How cool that the latest big mental health research project is called GLAD. And how pleased I am to be among the early guinea pigs.
GLAD. Yes, relates to happiness. But actually it stands for Genetic Links to Anxiety and Depression, and the study aims to recruit more than 40,000 people, and this blog is designed to spread the word and get volunteers clamouring to join up.
GGOOB. One of my life lessons from my little memoir, The Happy Depressive.Get Good Out Of Bad. So how better, for those of us who have lived with the BAD that we know depression and other mental illnesses can be, than to support research that will hopefully do GOOD by helping our understanding of those illnesses, and lead to better treatments, cures and prevention for existing and future sufferers.
Anyone who has experienced depression and anxiety (including OCD, Body Dysmorphic Disorder, and other related disorders) can join this recontactable database to facilitate future research, which is funded by NIHR, the National Institute for Health Research.
I came across the project when making a BBC documentary on depression (mine and others’) and speaking to Dr Gerome Breen at the Maudsley hospital in South London. A very fair quid pro quo for the terrific access and insight they gave me – would I sign up? Happily.
It is easy to do. You visit this website An animation explains the consent process with more detailed information in text format. Once you have provided consent and completed an online questionnaire, you will be sent a saliva DNA sample kit, you send it back with your a bit of spit and bingo, you are joining a national Mental Health BioResource and contributing to the largest ever single study of anxiety and depression.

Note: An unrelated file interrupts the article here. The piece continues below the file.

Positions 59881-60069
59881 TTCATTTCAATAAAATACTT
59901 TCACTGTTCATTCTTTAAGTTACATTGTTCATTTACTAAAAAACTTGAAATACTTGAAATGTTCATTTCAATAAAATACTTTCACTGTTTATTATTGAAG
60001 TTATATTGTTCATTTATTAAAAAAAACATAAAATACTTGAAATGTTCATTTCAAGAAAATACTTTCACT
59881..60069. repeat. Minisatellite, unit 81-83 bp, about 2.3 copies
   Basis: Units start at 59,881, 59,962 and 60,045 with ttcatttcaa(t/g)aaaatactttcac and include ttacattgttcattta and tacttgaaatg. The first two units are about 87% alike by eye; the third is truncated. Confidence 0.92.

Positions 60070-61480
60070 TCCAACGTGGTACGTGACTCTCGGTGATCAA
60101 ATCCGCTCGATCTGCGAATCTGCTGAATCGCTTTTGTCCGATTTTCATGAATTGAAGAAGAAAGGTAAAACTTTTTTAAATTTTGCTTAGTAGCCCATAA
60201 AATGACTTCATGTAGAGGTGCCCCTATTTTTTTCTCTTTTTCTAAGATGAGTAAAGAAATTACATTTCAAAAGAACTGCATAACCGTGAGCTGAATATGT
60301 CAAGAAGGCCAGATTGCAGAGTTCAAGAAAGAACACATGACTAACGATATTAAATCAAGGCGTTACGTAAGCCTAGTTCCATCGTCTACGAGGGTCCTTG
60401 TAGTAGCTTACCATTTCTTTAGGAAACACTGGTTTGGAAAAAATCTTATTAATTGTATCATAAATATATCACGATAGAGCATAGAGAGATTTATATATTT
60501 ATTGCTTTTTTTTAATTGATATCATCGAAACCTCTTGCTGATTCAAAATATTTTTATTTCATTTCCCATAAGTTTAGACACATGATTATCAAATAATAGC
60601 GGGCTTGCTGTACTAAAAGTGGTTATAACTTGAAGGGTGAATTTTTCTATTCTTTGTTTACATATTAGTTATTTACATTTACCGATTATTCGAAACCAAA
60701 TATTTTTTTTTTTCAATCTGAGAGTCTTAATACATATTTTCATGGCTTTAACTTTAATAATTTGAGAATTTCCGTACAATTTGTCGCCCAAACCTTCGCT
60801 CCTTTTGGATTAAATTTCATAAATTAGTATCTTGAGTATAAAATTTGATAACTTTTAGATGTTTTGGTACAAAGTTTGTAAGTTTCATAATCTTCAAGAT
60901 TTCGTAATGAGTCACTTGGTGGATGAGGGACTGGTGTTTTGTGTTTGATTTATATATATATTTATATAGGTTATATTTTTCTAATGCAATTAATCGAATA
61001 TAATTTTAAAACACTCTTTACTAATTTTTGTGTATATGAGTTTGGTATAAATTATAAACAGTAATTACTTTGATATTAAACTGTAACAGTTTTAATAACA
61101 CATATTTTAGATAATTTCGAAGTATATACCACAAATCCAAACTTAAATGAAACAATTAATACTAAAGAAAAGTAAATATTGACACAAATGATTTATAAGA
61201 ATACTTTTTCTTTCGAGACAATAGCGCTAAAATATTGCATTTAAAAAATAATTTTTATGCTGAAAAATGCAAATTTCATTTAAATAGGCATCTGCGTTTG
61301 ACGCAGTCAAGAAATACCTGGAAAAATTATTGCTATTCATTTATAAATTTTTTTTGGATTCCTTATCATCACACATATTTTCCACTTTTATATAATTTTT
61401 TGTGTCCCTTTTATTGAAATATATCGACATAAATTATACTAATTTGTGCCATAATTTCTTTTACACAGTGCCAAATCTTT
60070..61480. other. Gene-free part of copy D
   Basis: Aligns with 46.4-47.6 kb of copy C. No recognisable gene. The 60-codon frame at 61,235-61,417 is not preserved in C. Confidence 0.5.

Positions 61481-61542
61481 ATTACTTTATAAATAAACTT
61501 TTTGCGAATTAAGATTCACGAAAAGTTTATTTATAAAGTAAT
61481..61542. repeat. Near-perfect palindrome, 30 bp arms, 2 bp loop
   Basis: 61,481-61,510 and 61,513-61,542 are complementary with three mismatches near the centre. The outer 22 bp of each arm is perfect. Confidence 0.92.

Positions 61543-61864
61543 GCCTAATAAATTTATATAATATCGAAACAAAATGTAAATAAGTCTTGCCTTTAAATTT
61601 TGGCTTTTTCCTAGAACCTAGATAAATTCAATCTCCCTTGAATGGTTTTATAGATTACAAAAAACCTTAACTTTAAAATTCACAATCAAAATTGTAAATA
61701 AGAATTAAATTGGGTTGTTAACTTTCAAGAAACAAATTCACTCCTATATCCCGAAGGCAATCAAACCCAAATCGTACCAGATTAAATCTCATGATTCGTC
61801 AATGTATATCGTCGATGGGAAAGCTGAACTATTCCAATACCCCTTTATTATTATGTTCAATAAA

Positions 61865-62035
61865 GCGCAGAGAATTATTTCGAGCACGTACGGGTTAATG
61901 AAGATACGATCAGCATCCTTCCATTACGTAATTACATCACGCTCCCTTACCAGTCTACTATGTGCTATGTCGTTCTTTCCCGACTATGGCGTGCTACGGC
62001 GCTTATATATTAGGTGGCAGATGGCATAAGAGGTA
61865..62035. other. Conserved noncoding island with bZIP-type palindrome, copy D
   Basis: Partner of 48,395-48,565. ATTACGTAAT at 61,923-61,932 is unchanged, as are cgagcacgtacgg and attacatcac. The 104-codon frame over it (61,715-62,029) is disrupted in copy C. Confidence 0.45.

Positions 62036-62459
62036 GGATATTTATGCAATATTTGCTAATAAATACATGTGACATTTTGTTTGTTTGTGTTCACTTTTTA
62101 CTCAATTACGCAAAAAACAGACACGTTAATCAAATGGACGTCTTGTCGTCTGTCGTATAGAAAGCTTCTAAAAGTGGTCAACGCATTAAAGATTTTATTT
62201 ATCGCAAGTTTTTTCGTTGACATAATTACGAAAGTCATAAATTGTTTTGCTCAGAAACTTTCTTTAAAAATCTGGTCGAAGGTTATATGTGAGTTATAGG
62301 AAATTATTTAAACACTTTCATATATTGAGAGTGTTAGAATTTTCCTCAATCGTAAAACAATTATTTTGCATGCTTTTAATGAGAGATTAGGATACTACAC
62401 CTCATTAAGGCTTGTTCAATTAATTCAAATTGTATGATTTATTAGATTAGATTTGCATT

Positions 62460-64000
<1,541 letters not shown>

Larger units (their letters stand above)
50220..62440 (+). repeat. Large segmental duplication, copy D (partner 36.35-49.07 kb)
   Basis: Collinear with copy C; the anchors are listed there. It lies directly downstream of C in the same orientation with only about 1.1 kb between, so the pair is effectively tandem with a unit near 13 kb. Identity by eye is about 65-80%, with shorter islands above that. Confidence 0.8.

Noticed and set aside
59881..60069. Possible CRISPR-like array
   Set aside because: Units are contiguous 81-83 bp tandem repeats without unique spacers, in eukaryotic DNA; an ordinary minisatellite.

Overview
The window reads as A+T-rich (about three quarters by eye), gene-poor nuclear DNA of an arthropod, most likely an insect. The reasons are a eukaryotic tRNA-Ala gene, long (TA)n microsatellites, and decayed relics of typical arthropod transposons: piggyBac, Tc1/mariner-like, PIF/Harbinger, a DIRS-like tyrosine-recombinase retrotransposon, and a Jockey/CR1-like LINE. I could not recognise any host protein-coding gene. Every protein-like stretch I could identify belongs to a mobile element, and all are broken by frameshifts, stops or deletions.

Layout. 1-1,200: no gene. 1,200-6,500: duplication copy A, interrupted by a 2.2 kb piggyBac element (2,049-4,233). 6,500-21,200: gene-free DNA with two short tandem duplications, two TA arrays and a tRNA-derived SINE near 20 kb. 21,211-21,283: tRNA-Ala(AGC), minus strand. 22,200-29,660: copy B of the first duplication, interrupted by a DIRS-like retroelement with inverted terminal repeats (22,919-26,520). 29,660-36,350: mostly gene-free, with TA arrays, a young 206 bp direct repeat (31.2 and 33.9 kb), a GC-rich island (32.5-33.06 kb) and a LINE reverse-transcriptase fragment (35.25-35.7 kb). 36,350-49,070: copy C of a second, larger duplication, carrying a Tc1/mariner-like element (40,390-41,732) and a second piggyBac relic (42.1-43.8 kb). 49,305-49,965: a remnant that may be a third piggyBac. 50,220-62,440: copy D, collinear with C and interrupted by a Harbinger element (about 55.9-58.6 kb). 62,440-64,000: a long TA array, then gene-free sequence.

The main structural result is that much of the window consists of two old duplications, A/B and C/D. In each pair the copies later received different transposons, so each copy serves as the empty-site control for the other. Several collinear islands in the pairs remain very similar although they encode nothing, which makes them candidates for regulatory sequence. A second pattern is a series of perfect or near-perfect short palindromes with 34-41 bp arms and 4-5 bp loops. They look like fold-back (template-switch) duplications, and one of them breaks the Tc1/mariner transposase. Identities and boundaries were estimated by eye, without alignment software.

It would be great, too, if you spread the word, and shared these links that help explain it better than I can.
Inevitably, there is also a GLAD Study Facebook page here:
As for the BBC documentary, it was in the can, as the film people say, some months ago, and originally due for broadcast this month, as part of a new Horizon series. They even had me talking about it at the Sheffield documentary festival back in June. But now – and I hope this is not like some W1A episode – they tell me it is ‘so good’ they want to hold it for the spring and make more of it with other supporting material. This had better not be part of some dastardly plot to punish me for being somewhat less than flattering of the BBC’s coverage of Brexit. Anyway, I will keep you posted. Though I say so myself, it is a good film, and my greatest critics (they live with me) agree.
And while I am in project plugging mode, I have two books out this week, Volume 7 of my diaries, From Crash to Defeat, which covers the Gordon Brown Premiership, and the paperback of my last novel, Saturday Bloody Saturday.
There must be someone in your family with a birthday soon, who likes political diaries and novels about football!